GW: So you are separated from your child?


MP: From my daughter, who was 16. I mean, she was levelheaded, I knew she would be OK, but at the same time, it was horrifying for about an hour, and we completely missed the incredibly expensive lunch we had paid for, but eventually did get back on the tour and went to visit the Tower of London, which was another story, but also great. So, but yeah, that’s my story about the elephant at Buckingham Palace.


GW: That wasn’t actually at Buckingham Palace, surely?


MP: Yeah, it was in front of it on the grounds of Buckingham Palace. We were looking around at all these waterfowl things in the Buckingham Palace, in the park. I don't know where they parked it in the end because it was a huge wooden elephant.


GW: I think it’s Regent’s Park. Oh, OK.


MP: It must be there somewhere because we saw it. I have pictures.


GW: And all of this counts as research, of course, and historical marital arts are based entirely on research, which you describe as the art of mining for details, which is a great way to put it. Research is a fundamental part of what we do. And obviously, you have some experience of it, so I am curious, how do you go about your research? What is the process?


MP: Well, I consider almost anything to be a good source of research. So I mean, obviously, you're starting with books, right? When I was looking for the recommended books, I wanted it to be as realistic as I could make it, even though I was using the fantasy like I didn't want to go too far with the unicorn principle. So I wanted to really get as much fact as I could, and that's when I began to discover all these gaps in the information. But using books, using websites, using pictures, illustrations, different things that that were from that time period. There's actually quite a few illustrations available, and you can kind of get a sense of what the life was like. And videos - to do the martial art stuff, actually, I watched a lot of videos because I don't do it myself, and I'm not a very athletic sort of person, you know what I mean? So but I had covered a lot of horse shows. I used to do horse shows here, both the Class A and the Western, so horses were kind of familiar. And so, looking at people using fighting from horses, fighting from not horses, fighting on foot, what am I saying? And just like how you use the sword, how the sword works, what you do when you actually draw a bow like what the muscles are, all of that stuff like it's all available. Takes years to kind of ferret it all out. But I also had access to a couple of, well, I'm a journalist, right? So what I did was I basically got on the phone. I'd look on the internet and find somebody who was an expert at something or other, and I'd either email them or I'd actually find the phone number and pick up the phone and phone them and say, “So how do you know? What did they do?” It's interesting that scholars and experts are often quite happy to talk about their area of expertise because almost nobody asks, I guess.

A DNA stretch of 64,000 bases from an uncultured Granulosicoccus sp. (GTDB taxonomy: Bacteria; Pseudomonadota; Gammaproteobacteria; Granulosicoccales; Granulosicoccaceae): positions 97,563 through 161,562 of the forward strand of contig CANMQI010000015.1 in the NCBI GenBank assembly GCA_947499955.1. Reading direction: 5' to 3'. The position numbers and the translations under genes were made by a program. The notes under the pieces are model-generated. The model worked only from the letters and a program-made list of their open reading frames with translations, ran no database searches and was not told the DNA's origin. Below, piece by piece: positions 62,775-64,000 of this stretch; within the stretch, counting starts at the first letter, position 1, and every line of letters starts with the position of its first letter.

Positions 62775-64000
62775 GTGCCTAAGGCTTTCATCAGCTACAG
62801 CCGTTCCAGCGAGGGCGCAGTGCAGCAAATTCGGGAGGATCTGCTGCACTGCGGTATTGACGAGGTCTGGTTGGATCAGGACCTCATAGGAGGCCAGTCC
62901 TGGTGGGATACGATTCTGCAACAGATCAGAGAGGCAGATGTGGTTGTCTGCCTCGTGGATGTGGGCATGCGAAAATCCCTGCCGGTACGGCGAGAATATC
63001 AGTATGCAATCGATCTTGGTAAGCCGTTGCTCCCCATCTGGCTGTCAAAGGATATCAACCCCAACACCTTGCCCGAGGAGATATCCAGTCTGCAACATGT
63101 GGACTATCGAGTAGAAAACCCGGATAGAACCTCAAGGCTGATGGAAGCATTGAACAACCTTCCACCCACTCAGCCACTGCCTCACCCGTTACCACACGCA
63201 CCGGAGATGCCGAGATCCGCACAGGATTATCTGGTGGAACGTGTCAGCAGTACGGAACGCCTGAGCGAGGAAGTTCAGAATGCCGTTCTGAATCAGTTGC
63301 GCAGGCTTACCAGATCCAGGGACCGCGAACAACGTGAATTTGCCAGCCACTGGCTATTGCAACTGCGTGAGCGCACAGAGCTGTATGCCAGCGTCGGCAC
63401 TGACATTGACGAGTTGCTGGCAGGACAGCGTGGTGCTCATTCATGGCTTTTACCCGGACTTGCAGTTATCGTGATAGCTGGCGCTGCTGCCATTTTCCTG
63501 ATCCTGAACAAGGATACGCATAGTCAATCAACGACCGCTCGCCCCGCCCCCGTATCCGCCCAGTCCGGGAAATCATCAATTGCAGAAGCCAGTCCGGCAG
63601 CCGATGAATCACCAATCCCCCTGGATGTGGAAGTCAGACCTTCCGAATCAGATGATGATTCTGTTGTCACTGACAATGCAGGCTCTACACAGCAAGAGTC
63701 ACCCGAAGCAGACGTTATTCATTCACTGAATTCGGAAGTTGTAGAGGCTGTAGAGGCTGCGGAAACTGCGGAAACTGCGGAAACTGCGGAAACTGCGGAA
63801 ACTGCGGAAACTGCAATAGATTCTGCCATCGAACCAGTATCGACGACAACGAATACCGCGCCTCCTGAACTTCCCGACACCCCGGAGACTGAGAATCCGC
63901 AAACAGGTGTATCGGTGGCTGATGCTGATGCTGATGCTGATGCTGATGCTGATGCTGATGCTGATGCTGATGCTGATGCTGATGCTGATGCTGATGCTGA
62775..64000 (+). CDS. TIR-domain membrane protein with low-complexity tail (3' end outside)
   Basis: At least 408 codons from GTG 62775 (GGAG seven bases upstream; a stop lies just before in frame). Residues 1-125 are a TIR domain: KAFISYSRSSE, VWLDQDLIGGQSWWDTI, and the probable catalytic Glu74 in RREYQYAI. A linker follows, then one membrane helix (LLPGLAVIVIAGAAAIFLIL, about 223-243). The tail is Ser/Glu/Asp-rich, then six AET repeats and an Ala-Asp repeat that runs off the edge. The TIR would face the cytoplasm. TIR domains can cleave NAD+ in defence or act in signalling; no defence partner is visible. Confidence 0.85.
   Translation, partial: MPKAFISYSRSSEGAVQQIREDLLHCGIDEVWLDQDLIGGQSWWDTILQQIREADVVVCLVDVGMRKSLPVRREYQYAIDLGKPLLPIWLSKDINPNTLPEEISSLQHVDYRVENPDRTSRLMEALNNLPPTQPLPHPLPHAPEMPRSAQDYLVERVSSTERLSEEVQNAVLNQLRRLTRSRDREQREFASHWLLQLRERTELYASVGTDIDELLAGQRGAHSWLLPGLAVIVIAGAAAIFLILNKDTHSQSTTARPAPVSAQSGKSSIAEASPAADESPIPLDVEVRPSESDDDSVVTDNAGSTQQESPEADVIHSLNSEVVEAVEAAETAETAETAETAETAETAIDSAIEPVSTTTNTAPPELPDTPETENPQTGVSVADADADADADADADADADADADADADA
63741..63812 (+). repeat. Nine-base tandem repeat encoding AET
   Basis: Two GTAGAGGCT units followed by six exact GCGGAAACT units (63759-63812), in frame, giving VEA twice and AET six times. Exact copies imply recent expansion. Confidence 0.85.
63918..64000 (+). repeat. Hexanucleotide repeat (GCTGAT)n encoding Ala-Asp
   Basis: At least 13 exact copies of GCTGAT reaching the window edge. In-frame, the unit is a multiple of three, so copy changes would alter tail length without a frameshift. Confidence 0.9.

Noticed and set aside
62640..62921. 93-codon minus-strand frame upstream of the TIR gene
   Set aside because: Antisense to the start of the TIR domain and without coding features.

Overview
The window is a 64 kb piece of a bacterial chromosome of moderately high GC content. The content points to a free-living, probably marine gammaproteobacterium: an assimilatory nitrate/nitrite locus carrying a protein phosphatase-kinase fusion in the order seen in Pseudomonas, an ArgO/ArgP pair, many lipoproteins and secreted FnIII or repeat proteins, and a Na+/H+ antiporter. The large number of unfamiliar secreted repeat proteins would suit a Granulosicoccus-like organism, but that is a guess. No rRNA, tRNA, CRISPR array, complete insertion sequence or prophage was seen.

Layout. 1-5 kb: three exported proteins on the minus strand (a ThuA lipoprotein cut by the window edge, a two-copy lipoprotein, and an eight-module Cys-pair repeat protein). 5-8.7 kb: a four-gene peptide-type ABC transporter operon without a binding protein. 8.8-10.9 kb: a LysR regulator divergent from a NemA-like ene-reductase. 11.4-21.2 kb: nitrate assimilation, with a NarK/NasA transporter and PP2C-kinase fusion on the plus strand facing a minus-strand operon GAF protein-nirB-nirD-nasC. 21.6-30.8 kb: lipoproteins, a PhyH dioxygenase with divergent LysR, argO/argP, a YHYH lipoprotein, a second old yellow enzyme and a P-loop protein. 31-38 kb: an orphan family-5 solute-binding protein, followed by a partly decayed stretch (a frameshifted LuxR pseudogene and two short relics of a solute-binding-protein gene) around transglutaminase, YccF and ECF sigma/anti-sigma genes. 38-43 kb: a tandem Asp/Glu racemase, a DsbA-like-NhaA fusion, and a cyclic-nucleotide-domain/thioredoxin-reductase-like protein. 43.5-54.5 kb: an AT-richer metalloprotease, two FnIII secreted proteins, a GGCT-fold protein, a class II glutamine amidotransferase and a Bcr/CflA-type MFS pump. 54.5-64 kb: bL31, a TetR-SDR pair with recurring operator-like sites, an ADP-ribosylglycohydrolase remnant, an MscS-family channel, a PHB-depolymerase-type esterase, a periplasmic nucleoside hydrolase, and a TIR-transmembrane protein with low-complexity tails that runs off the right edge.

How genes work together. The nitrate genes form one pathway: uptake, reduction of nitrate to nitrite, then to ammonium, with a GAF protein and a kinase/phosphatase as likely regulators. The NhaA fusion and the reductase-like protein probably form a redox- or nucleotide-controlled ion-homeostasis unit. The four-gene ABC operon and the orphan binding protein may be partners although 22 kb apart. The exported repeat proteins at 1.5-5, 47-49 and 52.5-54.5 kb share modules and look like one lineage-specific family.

GW: Right! Almost nobody knows, nobody cares, so when somebody actually asks, it's like, oh my god, I've not been wasting my time all these years.


MP: Exactly. So I mean, I had lots and lots of bibliographies passed along to me and sources suggested and so on. Like this one, the Medieval Art of Swordsmanship, Royal Armouries, MS1.33, which I actually have.


GW: That’s a fantastic book. Yeah, I know.


MP: And the pictures, but you can get a lot of it online. That was one of the things that I didn't realise when I went to Wales and I was looking at ancestry history, of my own ancestors. I had to get photographed and ID’d and almost fingerprinted to get into the main library of Wales. And I got in there and I was looking for a genealogical research, and I really wanted to see a couple of the books, the red book and all that. And I went up to the reference library and I was asking for help. And she looked at me and she said, you came all this way. You won't be able to see it. It's under lock and key here. You can't actually see the actual book. You could have gotten all that online because we put it all online. You know, you’ve come out this way and you can't see the thing anyway. So a lot of information is online that you don't think is there. It might not be on the surface, but if you keep clicking those links and so on.


GW: So how do you kind of collate and organise it?